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Bosporus doesn’t divide, Bosporus unites

by | Mar 6, 2012

Bosporus doesn’t divide, Bosporus unites, says former EU Commissioner Gunter Verheugen, He says the EU should not stop thinking of enlargement despite the current dire economic situation. (Photo: Mari Nikuradze.)

TBILISI, DFWatch – Where exactly does Europe end and Asia start? Some say it’s the Likhi mountain range, which separates Georgia’s western and eastern parts.

Regardless of how Europe’s geographical extent is measured, the cultural connection to Europe has long been a presence in Georgian culture. This was one of the topics brought up when former European Commissioner Gunter Verheugen spoke at the Heinrich Böll Foundation in Tbilisi last weekend.

Verheugen explained that it might be said that in the current political and economic situation, Europe should only think about itself and not about expansion, but then he added “It’s hard to separate the Georgian future from the future of Europe.”

Becoming an EU member shouldn’t be a privilege, but a right for each subject which considers itself part of Europe, he said.

Keti Tsikhelashvili from the Eastern Partnership mentioned recent research they have conducted which shows that there is 80% support for EU membership in Georgia.

Gunter Verheugen considers this result very positive and he says that the idea of Europe’s unity is not about it being united without Georgia or even Russia.

“The idea of Europe’s unity is that any country has the right to get involved in this partnership. This idea is strengthened by various agreements too, for example free trade agreement.”

Verheugen said Georgia is a problematic country for the EU, but despite the EU’s hesitation to accepting Georgia among its ranks, Georgia should go the way to the end which goes to Europe and on which Georgia is already standing.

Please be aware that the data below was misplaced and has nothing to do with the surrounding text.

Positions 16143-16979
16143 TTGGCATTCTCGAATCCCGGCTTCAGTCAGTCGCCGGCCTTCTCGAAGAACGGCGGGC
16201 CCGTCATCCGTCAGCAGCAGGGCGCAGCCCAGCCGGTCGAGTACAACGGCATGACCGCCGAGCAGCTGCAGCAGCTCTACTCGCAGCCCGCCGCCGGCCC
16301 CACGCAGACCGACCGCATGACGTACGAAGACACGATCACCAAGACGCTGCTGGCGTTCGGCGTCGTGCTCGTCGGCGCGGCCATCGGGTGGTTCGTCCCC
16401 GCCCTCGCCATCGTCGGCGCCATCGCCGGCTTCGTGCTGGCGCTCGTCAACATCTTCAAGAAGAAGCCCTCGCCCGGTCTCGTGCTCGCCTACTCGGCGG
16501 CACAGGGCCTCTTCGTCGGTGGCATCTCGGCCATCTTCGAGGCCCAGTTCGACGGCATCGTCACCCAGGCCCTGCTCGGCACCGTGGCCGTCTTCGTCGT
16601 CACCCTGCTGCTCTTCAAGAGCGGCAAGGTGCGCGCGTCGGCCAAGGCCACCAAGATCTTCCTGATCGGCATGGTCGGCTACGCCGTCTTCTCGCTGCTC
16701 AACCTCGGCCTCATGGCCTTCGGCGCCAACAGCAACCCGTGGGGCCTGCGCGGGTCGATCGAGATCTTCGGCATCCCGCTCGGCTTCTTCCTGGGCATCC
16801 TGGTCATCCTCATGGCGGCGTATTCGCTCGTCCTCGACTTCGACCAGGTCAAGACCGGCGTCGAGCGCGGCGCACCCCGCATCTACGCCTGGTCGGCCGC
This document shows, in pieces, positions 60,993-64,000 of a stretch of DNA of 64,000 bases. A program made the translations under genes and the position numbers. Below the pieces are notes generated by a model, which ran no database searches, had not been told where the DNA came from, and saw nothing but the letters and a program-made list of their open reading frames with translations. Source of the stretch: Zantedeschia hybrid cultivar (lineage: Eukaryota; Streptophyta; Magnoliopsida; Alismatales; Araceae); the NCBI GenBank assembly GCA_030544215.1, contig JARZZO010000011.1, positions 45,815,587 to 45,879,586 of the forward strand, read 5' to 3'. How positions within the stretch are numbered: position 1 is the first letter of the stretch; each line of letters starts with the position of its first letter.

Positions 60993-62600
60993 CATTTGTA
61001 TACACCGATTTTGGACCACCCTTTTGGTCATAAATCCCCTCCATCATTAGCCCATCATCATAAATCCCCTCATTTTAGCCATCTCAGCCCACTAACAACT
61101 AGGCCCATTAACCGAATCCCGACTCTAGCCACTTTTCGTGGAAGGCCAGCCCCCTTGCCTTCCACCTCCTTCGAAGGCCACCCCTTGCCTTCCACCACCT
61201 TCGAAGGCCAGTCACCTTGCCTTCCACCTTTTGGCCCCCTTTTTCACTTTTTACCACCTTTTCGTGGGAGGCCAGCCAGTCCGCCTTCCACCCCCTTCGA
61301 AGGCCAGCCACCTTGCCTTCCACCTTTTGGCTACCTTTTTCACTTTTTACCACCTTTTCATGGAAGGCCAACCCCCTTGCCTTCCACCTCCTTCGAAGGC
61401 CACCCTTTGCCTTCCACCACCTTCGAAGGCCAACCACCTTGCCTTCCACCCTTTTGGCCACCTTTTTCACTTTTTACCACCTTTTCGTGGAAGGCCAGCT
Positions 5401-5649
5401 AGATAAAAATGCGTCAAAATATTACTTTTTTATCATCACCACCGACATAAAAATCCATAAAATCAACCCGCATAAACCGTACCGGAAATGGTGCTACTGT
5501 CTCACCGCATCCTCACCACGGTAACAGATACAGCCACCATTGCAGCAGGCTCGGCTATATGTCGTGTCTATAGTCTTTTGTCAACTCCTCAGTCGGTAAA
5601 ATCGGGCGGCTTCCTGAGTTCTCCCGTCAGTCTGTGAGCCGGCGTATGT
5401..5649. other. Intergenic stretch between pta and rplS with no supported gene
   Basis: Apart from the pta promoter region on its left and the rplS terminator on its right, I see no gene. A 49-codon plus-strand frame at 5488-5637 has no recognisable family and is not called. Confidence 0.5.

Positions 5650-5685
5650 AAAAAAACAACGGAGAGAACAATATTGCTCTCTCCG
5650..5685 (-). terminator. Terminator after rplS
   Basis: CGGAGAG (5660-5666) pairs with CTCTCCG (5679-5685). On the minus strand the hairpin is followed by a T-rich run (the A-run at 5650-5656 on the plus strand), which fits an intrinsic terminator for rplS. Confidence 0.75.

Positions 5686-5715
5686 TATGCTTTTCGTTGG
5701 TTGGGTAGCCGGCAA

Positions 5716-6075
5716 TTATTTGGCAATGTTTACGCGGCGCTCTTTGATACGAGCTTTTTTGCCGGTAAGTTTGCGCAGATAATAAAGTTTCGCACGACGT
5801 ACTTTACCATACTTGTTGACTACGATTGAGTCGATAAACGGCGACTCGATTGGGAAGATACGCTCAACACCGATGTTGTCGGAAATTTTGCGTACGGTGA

The Deputy Foreign Minister of Georgia, Tornike Gordadze, spoke about the country’s achievements and perspectives for Georgia’s European integration.

He mentioned a recently adopted document by the Council of the EU about the South Caucasus, where there is a chapter about Georgia.

“The EU acknowledges the European aspirations and European choice of Georgia and its commitment to building a deep and sustainable democracy. The EU welcomes Georgia’s efforts in modernizing and reforming its society and fighting corruption.”

Appealing to this part of the document he said that this is not Georgia’s direct perspective for EU, but this is already progress. He discussed the other important issues from the document, than added that Georgia has already started negotiations about a deep and comprehensive free trade agreement with the EU. He says Georgia has been preparing for these negotiations for two and a half years.

“EU itself says that the negotiations shouldn’t last long, possibly two years. This of course doesn’t mean that the membership issue is resolved from a long or medium term perspective,” Gordadze says.

The Deputy Minister also the ongoing negotiations about an EU Association Agreement, expressing hope that they would be completed by the end of the year, as 75-80% of it is already agreed.

Ketevan Tsikhelashvili considers that the whole process is way more important than the result itself in this case. Once again talking about the survey done by the Eastern Parthership, she said many people in Georgia don’t know much about the EU, and some even think that Georgia is already a member. She said people need to know more about European Union, and said that people are ready to learn.



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